Soviet Economy: When a Wink Becomes a Nod

When a Wink Becomes a Nod

The Soviet Union has long unofficially condoned elements of capitalism in its nominally all-Communist society. Craftsmen and professionals regularly moonlight to supplement their state-regulated salaries. The practice is called nalevo (working "to the left"). Last week the Supreme Soviet made much nalevo legal by passing a law that allows 29 types of private business, including carpentry and auto repair. One reason for the legislation is that it enables the state to collect added revenues. Practitioners of nalevo must now + register with their local governments and annually relinquish up to 13% of their earnings as income tax.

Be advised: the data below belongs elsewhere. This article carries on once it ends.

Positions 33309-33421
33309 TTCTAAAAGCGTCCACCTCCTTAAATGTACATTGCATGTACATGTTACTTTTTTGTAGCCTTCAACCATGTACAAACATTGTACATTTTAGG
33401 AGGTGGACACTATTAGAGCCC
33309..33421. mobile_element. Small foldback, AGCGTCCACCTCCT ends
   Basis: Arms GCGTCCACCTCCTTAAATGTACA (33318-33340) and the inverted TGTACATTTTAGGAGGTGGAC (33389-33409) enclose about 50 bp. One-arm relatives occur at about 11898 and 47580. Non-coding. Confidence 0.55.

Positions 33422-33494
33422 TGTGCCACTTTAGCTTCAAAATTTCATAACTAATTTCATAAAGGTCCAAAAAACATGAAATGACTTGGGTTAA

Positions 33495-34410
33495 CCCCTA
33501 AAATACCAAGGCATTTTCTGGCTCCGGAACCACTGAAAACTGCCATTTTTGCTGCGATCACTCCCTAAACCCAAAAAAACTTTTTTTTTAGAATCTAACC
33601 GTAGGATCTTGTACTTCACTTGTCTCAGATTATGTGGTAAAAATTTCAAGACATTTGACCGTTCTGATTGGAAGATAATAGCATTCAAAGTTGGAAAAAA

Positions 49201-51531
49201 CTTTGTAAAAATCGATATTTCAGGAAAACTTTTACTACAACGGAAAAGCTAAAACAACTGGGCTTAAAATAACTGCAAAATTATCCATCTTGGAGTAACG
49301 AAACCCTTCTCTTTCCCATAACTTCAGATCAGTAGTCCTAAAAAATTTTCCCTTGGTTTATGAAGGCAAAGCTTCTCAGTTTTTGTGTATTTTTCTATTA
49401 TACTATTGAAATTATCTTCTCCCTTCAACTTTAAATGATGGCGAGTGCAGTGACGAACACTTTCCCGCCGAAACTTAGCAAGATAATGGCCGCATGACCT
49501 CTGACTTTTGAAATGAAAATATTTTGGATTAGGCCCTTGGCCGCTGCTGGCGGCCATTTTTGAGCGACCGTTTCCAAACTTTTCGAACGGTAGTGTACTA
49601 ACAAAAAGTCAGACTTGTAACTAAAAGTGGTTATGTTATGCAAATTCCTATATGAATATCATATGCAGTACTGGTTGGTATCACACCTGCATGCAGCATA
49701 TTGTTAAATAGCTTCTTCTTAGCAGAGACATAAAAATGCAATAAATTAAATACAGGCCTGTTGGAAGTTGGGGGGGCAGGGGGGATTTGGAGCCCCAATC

...

Want the full story?

Subscribe Now

Subscribe
Subscribe

Get TIME the way you want it

  • One Week Digital Pass — $4.99
  • Monthly Pay-As-You-Go DIGITAL ACCESS$2.99
  • One Year ALL ACCESSJust $30!   Best Deal!
    Print Magazine + Digital Edition + Subscriber-only Content on TIME.com

Learn more about the benefits of being a TIME subscriber

If you are already a subscriber sign up — registration is free!